MADRID — Until the 20th century, if you wanted to become a professional painter, sculptor, or printmaker, you had to learn to draw first. And until the early 17th century, learning to draw meant entering an artist’s workshop — often as a child — copying the master’s sketches and drawing from plaster casts and live models. Students drew under the supervision and authority of the master. But all of that changed in 1608, when the Italian painter and printmaker Odoardo Fialetti published the first instructional drawing guide, or drawing book. Fialetti’s book enabled people to learn to draw without the aid of a master, tutor, or fine arts academy. A new exhibition, The Master of Paper: Drawing Books from the Seventeenth to the Nineteenth Centuries at Madrid’s Museo Nacional del Prado, explores how this and other drawing books revolutionized the study of drawing and spread it to new places throughout Europe.
There were predecessors to Fialetti’s drawing book. For instance, Albrecht Dürer’s 1528 treatise on drawing and Andreas Versalius’s 1543 anatomy book offered artists insight into the human figure. But drawing books that broke down the human body in full-page, straightforward illustrations were more affordable, widely circulated, and practical than previous instructional materials. Also known as manuals of principles, they consisted of engravings and etchings by master artists, sometimes accompanied by texts on technique and style. Because of their fragile construction, thin paper covers, simple binding, and intensive use, well-conserved drawing books are hard to come by these days, and rarely studied. However, the Prado has assembled over 100 examples of drawing books and the sketches they inspired across three centuries. The majority are from the museum’s own library, which houses one of the world’s most important collections of this often-overlooked field.
By the end of the Renaissance, the ability to draw was a prized sign of social status. Fialetti’s book and others like it democratized the practice of drawing, allowing aspiring artists to learn at home and at their own pace. Drawing books spread like wildfire through the region: soon Flemish, French, and Spanish versions emerged that looked to the Italian originals, but added regional touches. For example, in 1629 Flemish publisher Pieter de Jode swapped figures from Agostino Carracci’s 1609 book for heads and limbs inspired by Peter Paul Rubens (who published his own drawing book in 1640). The most successful drawing books were reprinted decade after decade, and some were so popular that pirated editions were produced.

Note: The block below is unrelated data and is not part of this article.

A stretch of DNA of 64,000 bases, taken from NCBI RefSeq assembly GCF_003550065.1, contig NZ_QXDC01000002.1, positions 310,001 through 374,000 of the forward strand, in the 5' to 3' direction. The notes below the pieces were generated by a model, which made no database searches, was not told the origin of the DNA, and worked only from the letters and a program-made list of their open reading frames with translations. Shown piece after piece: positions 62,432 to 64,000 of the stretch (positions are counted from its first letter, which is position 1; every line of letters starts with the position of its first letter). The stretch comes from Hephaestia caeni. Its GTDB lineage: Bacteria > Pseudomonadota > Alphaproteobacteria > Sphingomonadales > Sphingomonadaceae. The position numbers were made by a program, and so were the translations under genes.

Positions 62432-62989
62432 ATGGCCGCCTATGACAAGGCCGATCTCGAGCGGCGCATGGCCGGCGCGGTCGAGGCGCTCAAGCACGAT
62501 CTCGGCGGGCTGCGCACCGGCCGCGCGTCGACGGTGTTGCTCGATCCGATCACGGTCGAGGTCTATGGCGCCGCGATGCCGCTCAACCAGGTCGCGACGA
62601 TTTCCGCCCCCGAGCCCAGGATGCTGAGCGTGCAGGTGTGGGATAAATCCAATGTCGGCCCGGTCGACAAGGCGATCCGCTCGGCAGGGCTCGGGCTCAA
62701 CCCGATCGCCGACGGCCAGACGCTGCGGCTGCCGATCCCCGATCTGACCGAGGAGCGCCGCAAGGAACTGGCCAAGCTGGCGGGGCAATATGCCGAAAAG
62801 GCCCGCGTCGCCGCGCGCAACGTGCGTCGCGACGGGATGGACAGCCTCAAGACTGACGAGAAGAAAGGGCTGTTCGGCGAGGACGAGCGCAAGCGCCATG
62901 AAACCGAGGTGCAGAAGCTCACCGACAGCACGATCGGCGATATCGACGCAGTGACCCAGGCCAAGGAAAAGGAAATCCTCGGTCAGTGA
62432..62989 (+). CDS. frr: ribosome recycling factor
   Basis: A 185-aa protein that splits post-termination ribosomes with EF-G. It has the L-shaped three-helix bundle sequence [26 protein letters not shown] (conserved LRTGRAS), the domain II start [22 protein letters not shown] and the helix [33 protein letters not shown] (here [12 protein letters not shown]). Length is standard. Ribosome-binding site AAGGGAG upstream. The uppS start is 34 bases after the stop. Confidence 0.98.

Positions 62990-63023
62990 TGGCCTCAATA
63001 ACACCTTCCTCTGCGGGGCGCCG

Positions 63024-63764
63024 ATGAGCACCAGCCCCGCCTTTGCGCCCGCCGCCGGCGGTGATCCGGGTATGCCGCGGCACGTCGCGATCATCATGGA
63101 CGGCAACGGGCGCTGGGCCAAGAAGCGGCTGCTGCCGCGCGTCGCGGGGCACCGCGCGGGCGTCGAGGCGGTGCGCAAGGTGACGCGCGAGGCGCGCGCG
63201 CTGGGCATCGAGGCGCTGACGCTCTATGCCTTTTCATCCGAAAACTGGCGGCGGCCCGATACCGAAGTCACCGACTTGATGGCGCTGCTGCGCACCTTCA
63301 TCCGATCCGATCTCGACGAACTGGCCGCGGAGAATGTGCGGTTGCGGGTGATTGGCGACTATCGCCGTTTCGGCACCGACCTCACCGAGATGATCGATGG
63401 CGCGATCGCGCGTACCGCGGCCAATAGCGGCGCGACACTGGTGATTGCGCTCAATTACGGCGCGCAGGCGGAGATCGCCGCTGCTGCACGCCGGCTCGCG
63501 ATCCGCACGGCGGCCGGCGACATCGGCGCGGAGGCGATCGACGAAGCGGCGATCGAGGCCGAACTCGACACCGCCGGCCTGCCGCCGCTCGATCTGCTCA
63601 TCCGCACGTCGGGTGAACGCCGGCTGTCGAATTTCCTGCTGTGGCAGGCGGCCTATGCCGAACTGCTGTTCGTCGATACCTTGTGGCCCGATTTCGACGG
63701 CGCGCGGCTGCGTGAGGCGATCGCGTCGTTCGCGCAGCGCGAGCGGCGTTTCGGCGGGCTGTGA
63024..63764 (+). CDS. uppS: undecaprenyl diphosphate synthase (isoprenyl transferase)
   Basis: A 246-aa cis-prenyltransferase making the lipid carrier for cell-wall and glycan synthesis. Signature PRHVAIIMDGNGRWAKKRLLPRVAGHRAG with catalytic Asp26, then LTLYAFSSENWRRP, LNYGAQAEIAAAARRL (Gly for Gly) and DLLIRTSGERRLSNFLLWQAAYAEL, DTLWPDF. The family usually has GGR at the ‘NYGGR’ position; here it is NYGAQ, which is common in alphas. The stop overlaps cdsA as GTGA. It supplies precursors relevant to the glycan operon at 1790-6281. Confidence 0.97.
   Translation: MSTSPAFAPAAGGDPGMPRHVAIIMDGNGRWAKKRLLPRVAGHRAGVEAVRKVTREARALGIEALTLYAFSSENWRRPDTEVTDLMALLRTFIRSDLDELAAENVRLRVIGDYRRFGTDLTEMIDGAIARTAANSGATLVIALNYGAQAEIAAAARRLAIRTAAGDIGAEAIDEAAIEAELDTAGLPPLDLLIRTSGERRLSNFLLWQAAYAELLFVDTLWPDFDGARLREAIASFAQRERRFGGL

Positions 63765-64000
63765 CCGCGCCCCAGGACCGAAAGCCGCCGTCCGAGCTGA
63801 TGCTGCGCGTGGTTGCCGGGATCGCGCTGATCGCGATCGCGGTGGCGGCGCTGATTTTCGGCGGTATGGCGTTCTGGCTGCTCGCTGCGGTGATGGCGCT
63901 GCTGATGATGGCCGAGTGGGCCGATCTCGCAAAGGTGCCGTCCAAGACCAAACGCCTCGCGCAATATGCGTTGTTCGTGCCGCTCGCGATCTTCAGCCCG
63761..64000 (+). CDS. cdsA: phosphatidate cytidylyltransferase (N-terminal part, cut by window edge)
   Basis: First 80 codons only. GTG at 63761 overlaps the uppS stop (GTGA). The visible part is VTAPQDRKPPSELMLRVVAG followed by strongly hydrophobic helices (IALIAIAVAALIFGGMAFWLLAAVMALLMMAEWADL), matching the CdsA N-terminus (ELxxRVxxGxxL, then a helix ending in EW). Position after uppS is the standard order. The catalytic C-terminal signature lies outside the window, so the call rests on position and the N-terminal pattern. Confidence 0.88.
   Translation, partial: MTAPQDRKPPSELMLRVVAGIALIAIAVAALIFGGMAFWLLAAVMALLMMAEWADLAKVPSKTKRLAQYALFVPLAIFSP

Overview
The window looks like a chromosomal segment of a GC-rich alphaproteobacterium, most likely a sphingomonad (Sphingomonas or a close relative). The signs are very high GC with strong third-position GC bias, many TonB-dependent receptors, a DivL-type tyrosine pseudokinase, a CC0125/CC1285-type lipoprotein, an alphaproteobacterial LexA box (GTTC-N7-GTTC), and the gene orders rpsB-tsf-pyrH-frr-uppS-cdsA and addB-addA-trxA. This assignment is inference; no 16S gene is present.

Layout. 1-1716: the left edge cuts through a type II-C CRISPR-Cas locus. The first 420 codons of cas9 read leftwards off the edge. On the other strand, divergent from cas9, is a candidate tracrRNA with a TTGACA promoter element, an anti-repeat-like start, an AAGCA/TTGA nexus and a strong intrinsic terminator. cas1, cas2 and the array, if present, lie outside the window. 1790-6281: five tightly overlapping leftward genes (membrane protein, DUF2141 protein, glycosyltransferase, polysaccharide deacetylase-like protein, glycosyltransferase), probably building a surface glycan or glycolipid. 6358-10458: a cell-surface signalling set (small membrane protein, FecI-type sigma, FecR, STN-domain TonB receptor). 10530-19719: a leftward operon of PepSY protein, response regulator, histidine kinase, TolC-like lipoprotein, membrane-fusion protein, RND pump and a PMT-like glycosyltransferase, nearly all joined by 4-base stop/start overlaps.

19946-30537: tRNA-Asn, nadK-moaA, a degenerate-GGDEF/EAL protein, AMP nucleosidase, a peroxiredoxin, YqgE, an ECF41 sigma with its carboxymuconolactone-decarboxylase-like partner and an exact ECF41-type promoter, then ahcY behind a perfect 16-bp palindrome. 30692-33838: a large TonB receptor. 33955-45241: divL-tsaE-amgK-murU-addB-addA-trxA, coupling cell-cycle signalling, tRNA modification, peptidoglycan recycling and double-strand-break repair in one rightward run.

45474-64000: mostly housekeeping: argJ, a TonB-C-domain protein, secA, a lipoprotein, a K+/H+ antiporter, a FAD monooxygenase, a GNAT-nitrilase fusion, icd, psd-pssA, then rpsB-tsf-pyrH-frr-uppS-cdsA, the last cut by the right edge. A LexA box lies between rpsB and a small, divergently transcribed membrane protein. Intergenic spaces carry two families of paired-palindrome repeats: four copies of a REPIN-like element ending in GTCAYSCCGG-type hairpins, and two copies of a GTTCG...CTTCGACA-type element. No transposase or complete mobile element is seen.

Drawing books promoted their creators’ artworks across borders, and established artistic lineages. The Master of Paper features anonymous Spanish, French, and Flemish sketches based on the Spanish painter José de Ribera’s 1622 designs, which in turn are indebted to Leonardo and Giovan Bernardino Azzolino’s influence. Additional manuals quote from works by Renaissance masters like Raphael and Guido Reni. The sketches made from these and other drawing books were viewed as simple daily exercises, and were not intended to be kept or displayed. However, they attest to the popularity of drawing and the styles typical of these books.
Etching and engraving are precise, multi-step processes. They’re fitting mediums for these systematic drawing guides, which emphasize repetition and accuracy over exploration or expression. That said, the books’ creators kept aesthetics in mind. Bulging eyes, gaping mouths, warts, wrinkles, and other disembodied expressions or body parts are arranged in elaborate configurations that are at once delightful and disconcerting. Male and female figures appear equally across the pages, presenting both as valid subjects of study. And María del Carmen Saiz’s 1816 drawing book — the only one by a woman — is a reminder of how these books might have made drawing more accessible to women across Europe, even if their creations remain largely anonymous or forgotten.
The exhibition also connects drawing books to handwriting manuals, which began to circulate in Italy a century before drawing books. These manuals taught calligraphy in a piecemeal fashion — starting with letters, then moving to words and, lastly, phrases. Drawing books followed this model. Students moved from the detail to the whole, drawing facial features, then torsos, then complete human figures. Special attention was paid to hands and eyes, which were seen as the primary tools of the art trade and symbols of hard work and careful observation. And like calligraphy, drawing books disseminated ideals of beauty and proportion across Europe from the 17th to the 19th centuries, establishing international norms of style and skill.
The ancient Greek painter Apelles once said that “not a day should pass without drawing.” The drawing books that emerged in Italy 400 years ago allowed generations of amateurs and artists to do just that.
The Master of Paper: Drawing Books from the Seventeenth to the Nineteenth Centuries continues at the Museo Nacional del Prado (Calle Ruiz de Alarcón 23, Madrid, Spain) through February 2, 2020.
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